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More Sandbag Exercises for Strength, Power and Conditioning Development

In the first installment of the series we went over the numerous benefits of using sandbag exercises to train for strength, power and conditioning.  We went over how to use the sandbag for traditional exercises like squats and lunges, power exercises like cleans and shouldering and how to put them all into a conditioning program.

With the risk of having the first installment being too long I wanted to circle back and add more sandbag exercises that we find useful here at the gym and in this article and video we have just that. 

Sandbag Exercises:

Shoulder mobility and strength are two things one can not have too much of and there is a simple and effective sandbag exercise for that; the Sandbag Shoulder-to-Shoulder.  Simply shoulder the sandbag to one side like we did in the first installment and then press it straight up off the shoulder, shift over your head and then control down to the other shoulder and repeat for the number reps you want.

One of the basic dynamic movements that we touched upon in the first installment is the sandbag clean

Not only do I like it as a stand-alone dynamic exercise for building power production; it is a great transitional position for other exercise combinations.

After setting the bag horizontally in front of your feet; grab that handles and set your back flat with the shoulders aligned with the knees and feet.

Drive your feet through the floor and extend the ankles, knees and hips and when the sandbag gets about torso level, drive your elbows under and around the bag so it spins and sits in the zercher position.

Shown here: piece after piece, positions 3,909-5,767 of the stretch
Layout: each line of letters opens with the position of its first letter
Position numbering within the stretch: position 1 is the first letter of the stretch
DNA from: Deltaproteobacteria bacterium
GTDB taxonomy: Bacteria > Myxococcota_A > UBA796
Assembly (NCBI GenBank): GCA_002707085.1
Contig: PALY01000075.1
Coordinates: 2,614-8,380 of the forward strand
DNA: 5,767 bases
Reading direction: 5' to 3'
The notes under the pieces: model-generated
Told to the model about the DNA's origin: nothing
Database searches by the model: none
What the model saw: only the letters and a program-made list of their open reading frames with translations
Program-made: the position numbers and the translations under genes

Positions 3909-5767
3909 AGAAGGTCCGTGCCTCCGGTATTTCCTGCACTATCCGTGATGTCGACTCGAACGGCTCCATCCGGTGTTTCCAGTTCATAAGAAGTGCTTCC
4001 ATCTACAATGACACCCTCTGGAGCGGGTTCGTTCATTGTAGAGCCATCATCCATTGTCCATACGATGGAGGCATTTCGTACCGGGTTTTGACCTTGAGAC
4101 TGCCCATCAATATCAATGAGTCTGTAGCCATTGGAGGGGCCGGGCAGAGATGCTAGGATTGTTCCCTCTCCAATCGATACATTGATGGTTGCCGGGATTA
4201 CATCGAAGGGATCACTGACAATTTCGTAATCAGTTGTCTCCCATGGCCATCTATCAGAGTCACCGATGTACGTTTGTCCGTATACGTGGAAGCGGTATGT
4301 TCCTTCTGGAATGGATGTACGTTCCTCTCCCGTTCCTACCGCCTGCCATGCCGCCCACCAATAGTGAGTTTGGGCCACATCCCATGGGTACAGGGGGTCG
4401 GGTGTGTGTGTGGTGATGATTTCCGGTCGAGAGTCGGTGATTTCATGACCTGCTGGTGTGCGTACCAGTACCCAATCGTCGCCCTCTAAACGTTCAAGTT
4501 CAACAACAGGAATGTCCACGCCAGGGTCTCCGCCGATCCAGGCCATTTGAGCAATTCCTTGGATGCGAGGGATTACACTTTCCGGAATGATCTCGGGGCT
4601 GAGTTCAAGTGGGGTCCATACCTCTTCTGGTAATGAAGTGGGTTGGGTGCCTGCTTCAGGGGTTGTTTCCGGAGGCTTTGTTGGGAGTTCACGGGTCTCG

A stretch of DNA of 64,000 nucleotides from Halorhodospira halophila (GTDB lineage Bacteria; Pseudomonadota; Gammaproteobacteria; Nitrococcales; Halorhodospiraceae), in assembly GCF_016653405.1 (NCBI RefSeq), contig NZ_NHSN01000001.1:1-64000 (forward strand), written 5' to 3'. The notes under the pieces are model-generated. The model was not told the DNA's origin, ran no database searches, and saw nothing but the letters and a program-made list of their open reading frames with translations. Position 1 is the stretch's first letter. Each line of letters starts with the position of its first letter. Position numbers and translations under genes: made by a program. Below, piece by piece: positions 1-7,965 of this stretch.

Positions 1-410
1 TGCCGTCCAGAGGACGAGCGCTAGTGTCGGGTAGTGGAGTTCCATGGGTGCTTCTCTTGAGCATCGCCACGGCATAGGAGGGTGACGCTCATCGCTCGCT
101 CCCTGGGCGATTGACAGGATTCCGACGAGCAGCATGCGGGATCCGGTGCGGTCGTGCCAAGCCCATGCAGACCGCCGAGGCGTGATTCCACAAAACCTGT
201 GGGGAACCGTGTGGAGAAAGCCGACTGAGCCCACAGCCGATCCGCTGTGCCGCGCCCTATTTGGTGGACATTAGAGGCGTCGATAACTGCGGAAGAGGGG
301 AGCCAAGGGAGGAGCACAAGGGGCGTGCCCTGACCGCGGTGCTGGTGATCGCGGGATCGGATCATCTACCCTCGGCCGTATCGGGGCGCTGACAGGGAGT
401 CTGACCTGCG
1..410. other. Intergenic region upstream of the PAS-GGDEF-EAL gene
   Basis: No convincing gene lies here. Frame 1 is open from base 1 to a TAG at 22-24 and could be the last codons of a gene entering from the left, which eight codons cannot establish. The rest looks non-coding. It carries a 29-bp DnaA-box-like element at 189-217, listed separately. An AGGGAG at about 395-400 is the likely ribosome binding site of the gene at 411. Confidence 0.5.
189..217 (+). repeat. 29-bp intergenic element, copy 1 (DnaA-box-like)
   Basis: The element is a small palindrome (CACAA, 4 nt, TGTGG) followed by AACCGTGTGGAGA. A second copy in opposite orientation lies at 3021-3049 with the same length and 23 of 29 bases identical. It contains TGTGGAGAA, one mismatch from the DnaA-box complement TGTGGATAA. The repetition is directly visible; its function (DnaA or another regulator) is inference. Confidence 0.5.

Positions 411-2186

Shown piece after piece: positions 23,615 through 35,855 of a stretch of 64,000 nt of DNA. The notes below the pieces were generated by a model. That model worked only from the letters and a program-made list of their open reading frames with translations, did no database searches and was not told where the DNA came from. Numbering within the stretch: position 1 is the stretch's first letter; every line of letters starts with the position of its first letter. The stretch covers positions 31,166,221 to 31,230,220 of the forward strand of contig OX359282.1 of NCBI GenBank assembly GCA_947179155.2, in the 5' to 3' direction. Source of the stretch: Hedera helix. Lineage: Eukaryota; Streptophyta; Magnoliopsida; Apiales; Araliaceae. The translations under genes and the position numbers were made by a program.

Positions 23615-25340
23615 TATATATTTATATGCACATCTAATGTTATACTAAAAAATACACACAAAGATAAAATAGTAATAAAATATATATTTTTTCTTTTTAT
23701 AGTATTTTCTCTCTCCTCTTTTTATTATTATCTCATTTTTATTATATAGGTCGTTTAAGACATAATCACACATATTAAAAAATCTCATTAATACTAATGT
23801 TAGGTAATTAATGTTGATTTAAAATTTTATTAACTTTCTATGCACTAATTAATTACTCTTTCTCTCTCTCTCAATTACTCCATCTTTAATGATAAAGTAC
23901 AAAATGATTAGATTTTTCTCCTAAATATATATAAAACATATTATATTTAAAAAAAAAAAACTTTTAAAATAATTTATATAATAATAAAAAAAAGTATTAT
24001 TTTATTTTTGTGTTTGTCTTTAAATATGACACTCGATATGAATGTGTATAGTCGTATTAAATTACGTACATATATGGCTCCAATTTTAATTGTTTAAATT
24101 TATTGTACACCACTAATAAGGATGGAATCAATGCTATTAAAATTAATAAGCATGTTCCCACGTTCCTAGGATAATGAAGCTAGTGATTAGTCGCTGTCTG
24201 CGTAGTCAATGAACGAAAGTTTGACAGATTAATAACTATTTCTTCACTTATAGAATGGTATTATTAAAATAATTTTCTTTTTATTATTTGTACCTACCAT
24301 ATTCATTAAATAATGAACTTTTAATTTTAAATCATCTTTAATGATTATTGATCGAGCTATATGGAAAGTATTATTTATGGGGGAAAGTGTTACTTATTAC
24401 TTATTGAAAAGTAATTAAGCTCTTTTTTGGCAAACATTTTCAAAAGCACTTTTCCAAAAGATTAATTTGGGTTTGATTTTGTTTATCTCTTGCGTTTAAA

At the top you have numerous options; drop and clean the bag again, press or jerk overhead, do some squats or lunges, you are only limited by your imagination.

Don’t have a kettlebell? Not to worry, you can Swing a sandbag.  The grip will be slightly different, but the principles are the same.

Place the sandbag vertically between your feet.  Find the handle grip that suits you best to start as one hand will be above the other (you will want to switch them occasionally to balance out your sides).  Hinge the hips and hike the sandbag through the legs.  Drive your feet through the floor, extend your hips and knees and the sandbag in front of your body to complete the swing.

If you want to add a challenging variant to the exercise; try the Swing Squat where you start the movement like the regular backswing and when you go to swing the bag forward, drop into a squat at the top of the swing and then stand back up to hinge your hips into the back.

Not all movements need to be power-based; you can use the sandbag to perform unique core exercises.  One of our favorites utilizes both shoulder and core stability; the Sandbag Core Pull Through

Set your body up in a push up position with the sandbag positioned horizontally off to the side of your chest.  Grasp the handle with the hand furthest from the sandbag.  Tighten up your core and pull the sandbag through to the other side, keeping your torso and hips completely stable.  Grip with the other arm and pull through back to the starting side.

Sandbag Get-Ups train the core muscles for strength and stability.  The gets-ups were used by wrestlers for years and the sandbag version is perfect for people, especially if you do not own kettlebells.

From the lying position; turn to the side and pull the sandbag onto one shoulder.  Free up your opposite arm and place it about 45 degrees away from your body on the ground.  Drive off the same side leg as you support the body on the opposite side arm.  Press up on the opposite hand and bridge your hips to make room for your legs to move through.

Draw the opposite knee back towards the posted hand.  Extend your body in an upright position, which looks like a lunge position, where the back leg is touching the ground.  

Drive your body upward to the standing position.  Go back to the starting position by reversing the movements.

There you have some more of my favorite sandbag exercises for strength, power and conditioning development. 

Check out the video below for visual descriptions of what I mentioned above.